“I heard the bells on Christmas Day
Their old, familiar carols play,
And wild and sweet the words repeat
Of peace on earth, good-will to men!”
— Henry Wadsworth Longfellow (Christmas Bells)
The poem “I Heard the Bells on Christmas Day” was composed by Henry Wadsworth Longfellow on December 25, 1864, and turned into a hymn a few years later. The language and imagery are powerful — they do not derive from a comfortable, unchallenged faith and life. Tom Stewart, who wrote “The Story Behind ‘I Heard the Bells on Christmas Day’,” gives us a feel for the time (near the end of the American Civil War) that Wadsworth penned these words, as well as relaying the terrible personal tragedies Wadsworth had recently suffered. Not only had the terrible Civil War begun in 1861, but Wadsworth’s wife, Fanny, accidentally started herself on fire on April 12, 1861. She ran to his office for help, but he was not able to do much, and she passed away the next morning. Nearly a year later, his son Charles was severely wounded in a Civil War Battle. Wadsworth’s journal entries over those years show a man struggling with his faith. Christmas only seemed to mock his grief as he looked for answers:
And in despair I bowed my head:
“There is no peace on earth,” I said,
“For hate is strong and mocks the song
Of peace on earth, good will to men.”
However, in the end, the celebration seems to have given him the strength and conviction that God is real and is there, and will act to set things right in His time, no matter the seeming evidence to the contrary:
Then pealed the bells more loud and deep:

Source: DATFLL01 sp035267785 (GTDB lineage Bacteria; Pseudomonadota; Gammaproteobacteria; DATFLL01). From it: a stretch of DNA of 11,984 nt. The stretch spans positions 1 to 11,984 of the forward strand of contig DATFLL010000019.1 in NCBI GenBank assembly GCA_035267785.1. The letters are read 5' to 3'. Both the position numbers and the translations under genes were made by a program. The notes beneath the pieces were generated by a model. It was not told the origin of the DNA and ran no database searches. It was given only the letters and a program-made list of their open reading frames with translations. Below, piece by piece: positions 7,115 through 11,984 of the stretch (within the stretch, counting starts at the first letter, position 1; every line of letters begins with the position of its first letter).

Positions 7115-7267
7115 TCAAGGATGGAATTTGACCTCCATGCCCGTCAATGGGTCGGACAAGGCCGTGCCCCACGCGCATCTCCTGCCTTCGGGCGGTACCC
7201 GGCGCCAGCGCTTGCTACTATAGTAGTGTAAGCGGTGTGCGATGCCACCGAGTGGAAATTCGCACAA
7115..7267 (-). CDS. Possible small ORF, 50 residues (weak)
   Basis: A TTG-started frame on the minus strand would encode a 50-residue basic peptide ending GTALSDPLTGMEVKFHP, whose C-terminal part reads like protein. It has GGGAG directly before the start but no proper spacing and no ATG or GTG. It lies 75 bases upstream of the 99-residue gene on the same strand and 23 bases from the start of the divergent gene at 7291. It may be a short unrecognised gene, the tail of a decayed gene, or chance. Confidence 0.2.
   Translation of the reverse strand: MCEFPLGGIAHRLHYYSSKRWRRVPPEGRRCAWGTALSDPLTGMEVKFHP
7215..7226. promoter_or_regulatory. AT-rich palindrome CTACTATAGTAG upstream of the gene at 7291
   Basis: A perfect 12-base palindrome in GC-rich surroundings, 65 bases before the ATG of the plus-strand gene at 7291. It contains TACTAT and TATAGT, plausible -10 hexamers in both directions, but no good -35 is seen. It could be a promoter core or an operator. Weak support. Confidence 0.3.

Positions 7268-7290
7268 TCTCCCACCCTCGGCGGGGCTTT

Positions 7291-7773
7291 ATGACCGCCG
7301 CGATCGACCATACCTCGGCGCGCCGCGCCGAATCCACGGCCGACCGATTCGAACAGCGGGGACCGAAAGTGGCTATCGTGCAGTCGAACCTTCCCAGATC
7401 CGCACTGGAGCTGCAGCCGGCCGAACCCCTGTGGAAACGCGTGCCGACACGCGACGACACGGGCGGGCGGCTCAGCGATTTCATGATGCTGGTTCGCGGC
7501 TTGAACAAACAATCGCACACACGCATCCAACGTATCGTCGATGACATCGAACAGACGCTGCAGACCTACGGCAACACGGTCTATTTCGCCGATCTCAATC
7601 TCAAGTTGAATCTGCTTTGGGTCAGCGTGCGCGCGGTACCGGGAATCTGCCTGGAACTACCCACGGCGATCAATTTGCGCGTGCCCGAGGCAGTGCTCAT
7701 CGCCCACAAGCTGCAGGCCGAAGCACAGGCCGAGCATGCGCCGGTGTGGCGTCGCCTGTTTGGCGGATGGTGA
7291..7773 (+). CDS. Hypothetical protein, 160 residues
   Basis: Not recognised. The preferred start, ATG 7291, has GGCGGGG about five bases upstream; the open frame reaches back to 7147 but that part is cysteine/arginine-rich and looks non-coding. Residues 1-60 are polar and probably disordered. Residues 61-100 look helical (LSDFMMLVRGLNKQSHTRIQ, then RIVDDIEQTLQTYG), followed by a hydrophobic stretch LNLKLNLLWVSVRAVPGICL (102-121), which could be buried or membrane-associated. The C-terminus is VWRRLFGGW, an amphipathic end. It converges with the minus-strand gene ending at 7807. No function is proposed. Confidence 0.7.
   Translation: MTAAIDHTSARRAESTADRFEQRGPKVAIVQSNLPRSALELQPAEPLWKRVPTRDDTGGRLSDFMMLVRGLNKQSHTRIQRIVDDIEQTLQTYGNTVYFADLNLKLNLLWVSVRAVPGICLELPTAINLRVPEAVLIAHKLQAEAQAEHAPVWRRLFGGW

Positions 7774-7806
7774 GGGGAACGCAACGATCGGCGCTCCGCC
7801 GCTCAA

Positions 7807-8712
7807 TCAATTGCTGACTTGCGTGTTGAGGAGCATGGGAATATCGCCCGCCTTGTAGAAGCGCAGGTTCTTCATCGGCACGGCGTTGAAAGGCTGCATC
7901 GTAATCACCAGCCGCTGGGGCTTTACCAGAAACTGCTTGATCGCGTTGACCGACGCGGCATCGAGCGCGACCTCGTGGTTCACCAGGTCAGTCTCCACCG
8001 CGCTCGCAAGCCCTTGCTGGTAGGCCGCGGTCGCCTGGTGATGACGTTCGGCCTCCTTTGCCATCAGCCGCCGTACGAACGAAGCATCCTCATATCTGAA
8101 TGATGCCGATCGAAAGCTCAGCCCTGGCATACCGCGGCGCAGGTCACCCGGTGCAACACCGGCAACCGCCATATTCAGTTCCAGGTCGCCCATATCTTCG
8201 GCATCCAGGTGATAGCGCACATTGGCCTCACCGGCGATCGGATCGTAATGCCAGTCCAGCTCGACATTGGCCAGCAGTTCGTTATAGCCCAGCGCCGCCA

“God is not dead, nor doth he sleep;
The wrong shall fail, the right prevail,
With peace on earth, good will to men.”
The celebration of the incarnation honors the day when God took on human flesh and entered His creation in a new way, demonstrating His good will toward men and offering peace with God to men who would only believe and accept it. It is a message of God’s kindly attitude toward the undeserving (Grace). The GIFT of peace which He secured through the birth, life, death, and resurrection of our Lord and Savior, is still being offered free of cost to ALL those who simply call upon His name.
Yes, this life is full of challenges, trouble, and grief. The evidence of evil is all around us, but God’s goodness and love will prevail. Grief and trouble can make us feel all alone, but God is there and will bind up our wounds. This celebration is about God’s love and faithfulness. So, a simple “Merry Christmas” is more than a pleasant greeting – it is a reminder of God’s love and grace towards us and of a glorious future with Him, where “the wrong shall fail, the right prevail,” and He will wipe all the tears from our eyes.
With that, we wish you a Merry Christmas!Ω
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